By Billie J. Jones, Assistant Professor
The School of Writing, Rhetoric, and Technical Communication
James Madison University
Universities have long known the value of their faculty’s intellectual property, and as a result most outline in detail contractual claim(s) to that intellectual property under the concept of “work made for hire,” particularly that which has been created with substantial use of university resources. Now, as K-12 teachers are beginning to sell their lesson plans and other teaching materials, their districts are coming to realize the value of those materials, and some districts are going to court to lay claim to the proceeds. While the discussion about teachers selling their “lesson plans,” prompted most recently by a November 2009 New York Times article, has been spirited, many of the points made are only tangentially related to the core legal issue, which is whether lesson plans belong to the teachers who created them or the school districts for whom those teachers work.
“The Article” and the subsequent discussion
The New York Times, November 15, 2009, widely reprinted article, “Selling Lessons Online Raises Cash and Questions,” by Winnie Hu, brought widespread public attention to the issue of teachers selling lesson plans (and other teaching materials.) According to the article, sales at online “stores” like We Are Teachers and Teachers Pay Teachers are big business, claiming over 200,000 registered users and nearly one half million dollars in sales during 2008 for Teachers Pay Teachers (TPT) alone. The article goes on to mention individual teachers’ earnings, including TPT’s “top seller, a high school English teacher in California, [who] has made $36,000 in sales” (Hu 2). While this gets at the heart of how much is at stake, in terms of both money and teachers selling rather than sharing their work, it has little to do with the legal question of intellectual property.
Although citing both “legal” and “philosophical” questions, the New York Times article casts the issue as primarily a financial one—one in which teachers are presumably making lots of money—rather than presenting it as an issue dealing with the intricacies of copyright law. At several points the article returns to not only how much money some teachers have made but also how these entrepreneurial teachers spend their proceeds: including in addition to purchasing ”book and classroom supplies, . . . dinners out, mortgage payments, credit card bills, vacation travel, and even home renovations” (Hu). Blogger Lindsay Robertson likens this focus to the way that convicted financial swindler Bernard Madoff’s extravagances have been detailed by the media (“The Times Asks”). If selling lesson plans represents a copyright violation, then the use of proceeds shouldn’t matter—illegal is illegal. However, neither should it matter if lesson plans are the intellectual property of the teachers because the proceeds, like the lesson plans, belong to the teacher to do with as he or she pleases.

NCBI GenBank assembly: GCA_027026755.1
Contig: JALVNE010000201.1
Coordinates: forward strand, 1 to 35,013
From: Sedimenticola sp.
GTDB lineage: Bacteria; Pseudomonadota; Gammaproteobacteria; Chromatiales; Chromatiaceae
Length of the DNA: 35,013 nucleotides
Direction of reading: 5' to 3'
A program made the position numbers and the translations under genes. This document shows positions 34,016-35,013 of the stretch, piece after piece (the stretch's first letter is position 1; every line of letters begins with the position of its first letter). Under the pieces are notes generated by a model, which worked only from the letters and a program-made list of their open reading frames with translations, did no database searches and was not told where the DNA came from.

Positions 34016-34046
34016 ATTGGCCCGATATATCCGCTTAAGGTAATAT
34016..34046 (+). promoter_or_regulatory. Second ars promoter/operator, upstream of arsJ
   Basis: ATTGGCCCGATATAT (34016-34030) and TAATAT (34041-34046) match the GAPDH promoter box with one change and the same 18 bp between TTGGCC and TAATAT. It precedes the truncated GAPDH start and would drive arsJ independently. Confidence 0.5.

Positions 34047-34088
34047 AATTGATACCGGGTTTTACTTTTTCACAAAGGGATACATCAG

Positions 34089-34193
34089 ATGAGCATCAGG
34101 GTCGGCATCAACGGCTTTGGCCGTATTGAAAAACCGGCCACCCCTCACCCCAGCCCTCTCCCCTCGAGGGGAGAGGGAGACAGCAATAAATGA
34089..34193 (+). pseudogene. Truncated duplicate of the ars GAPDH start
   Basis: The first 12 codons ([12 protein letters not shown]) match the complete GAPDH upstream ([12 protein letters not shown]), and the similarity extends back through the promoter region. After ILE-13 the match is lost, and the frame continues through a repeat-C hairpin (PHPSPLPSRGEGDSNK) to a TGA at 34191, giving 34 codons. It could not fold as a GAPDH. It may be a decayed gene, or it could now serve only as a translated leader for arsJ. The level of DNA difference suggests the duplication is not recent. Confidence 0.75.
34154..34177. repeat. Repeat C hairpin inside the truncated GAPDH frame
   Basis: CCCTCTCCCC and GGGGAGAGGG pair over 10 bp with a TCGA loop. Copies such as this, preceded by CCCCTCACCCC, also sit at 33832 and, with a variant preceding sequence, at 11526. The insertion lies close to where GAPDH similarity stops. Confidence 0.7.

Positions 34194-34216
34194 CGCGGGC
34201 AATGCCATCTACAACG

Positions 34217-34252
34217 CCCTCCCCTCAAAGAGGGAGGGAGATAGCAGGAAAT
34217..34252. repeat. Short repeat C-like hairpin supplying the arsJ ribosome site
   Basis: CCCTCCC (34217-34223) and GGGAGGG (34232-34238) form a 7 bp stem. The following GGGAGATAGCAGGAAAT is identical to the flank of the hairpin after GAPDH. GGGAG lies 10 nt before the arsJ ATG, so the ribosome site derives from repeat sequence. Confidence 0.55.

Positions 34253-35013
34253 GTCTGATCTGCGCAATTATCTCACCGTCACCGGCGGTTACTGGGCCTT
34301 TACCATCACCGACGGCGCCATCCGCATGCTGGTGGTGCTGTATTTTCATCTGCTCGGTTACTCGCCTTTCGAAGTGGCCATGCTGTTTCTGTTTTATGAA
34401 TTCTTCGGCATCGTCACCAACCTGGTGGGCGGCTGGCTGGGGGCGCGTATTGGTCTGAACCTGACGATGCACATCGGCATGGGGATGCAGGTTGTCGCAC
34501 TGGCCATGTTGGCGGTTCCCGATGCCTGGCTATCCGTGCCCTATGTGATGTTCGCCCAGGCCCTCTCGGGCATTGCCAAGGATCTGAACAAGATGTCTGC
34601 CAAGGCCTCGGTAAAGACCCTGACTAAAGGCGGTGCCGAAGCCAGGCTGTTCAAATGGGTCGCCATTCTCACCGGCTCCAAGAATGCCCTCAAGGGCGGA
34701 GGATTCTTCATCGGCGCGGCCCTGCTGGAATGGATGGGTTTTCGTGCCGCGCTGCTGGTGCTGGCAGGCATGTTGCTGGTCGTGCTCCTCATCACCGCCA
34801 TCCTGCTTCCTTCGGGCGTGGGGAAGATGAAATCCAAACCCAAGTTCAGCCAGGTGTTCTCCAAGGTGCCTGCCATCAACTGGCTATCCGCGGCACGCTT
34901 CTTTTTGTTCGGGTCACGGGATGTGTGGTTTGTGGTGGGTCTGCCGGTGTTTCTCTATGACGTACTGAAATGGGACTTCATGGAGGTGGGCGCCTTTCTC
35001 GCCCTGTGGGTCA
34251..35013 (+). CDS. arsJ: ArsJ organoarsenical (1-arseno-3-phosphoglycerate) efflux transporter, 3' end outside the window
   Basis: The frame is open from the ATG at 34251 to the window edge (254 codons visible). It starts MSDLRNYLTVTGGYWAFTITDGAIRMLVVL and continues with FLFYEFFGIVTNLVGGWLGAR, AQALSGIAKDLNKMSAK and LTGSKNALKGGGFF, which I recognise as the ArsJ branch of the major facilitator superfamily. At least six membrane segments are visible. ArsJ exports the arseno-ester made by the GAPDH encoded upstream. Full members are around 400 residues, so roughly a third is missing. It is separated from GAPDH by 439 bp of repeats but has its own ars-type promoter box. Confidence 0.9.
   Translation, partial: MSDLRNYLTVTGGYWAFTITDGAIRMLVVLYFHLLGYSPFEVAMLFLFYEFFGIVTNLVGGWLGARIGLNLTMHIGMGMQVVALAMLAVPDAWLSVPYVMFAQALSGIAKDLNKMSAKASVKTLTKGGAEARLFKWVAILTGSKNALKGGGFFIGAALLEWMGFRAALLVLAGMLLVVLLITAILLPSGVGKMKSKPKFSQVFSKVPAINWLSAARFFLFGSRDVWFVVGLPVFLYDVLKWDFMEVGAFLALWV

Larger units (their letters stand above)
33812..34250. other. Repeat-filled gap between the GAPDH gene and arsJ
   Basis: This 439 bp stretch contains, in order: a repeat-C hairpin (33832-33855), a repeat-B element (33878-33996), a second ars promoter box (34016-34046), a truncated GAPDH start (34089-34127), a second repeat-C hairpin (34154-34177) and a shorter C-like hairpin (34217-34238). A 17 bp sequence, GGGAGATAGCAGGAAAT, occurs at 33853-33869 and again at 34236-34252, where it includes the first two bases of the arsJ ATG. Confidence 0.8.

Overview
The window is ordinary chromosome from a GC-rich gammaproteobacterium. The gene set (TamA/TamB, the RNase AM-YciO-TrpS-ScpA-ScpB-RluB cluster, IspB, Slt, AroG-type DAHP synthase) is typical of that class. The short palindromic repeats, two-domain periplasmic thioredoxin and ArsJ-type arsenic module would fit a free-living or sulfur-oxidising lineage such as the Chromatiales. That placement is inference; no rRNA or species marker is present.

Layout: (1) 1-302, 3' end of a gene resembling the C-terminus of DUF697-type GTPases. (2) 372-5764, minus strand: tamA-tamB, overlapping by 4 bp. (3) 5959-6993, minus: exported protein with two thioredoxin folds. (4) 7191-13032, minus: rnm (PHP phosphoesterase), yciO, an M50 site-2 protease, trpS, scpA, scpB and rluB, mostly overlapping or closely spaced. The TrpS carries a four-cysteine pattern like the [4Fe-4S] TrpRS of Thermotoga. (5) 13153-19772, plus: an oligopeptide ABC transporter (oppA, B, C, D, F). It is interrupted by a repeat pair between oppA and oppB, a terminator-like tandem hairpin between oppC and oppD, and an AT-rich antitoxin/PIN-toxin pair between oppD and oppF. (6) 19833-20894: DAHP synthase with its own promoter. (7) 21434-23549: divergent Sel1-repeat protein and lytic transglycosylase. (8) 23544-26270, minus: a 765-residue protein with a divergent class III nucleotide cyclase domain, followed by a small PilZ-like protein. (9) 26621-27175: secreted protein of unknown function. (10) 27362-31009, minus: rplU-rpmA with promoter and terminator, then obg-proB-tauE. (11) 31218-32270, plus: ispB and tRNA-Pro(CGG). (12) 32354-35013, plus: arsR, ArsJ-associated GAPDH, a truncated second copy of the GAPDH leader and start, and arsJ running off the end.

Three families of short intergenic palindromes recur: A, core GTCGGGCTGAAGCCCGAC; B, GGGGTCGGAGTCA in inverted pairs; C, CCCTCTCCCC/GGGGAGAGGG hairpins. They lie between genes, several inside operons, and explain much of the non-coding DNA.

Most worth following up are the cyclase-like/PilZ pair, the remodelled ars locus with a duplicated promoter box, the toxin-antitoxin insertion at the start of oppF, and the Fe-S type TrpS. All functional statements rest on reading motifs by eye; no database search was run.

In some cases, the courts have ruled in favor of school districts. The 2004 ruling from a federal appellate court in New York held that “‘tests, quizzes, homework problems, and other teaching materials’ were works made for hire owned by the district and that the ‘academic tradition’ of granting authors ownership of their own scholarly work cannot be applied to materials not explicitly intended for publication” (Walker). Consequently with this case in mind, in response to The New York Times article, the National Education Association (NEA), citing legal counsel from their office of General Counsel, wisely warns, “So if you want to sell your lesson plans online, make sure you actually own them” (Walker).
While the question is a legal one: whether lesson plans are the intellectual property of the teacher who created them or they belong to the district as part of “work made for hire,” some of the article reprints and many of the resulting blog discussions ask the question, “Should teachers sell their lesson plans.” The reasons for using other teachers’ lesson plans are readily apparent: these are “class-tested lessons” (Hu), which prevent teachers from having to reinvent the wheel (Jacobs); and at times can serve to fill in knowledge gaps. Some educators will argue for creating one’s own lesson plans as an important intellectual enterprise; however, for many online discussion participants, both in and outside education, it seems only fair that teachers, who are frequently presumed to be underpaid, be able to sell what is believed to be their own intellectual property.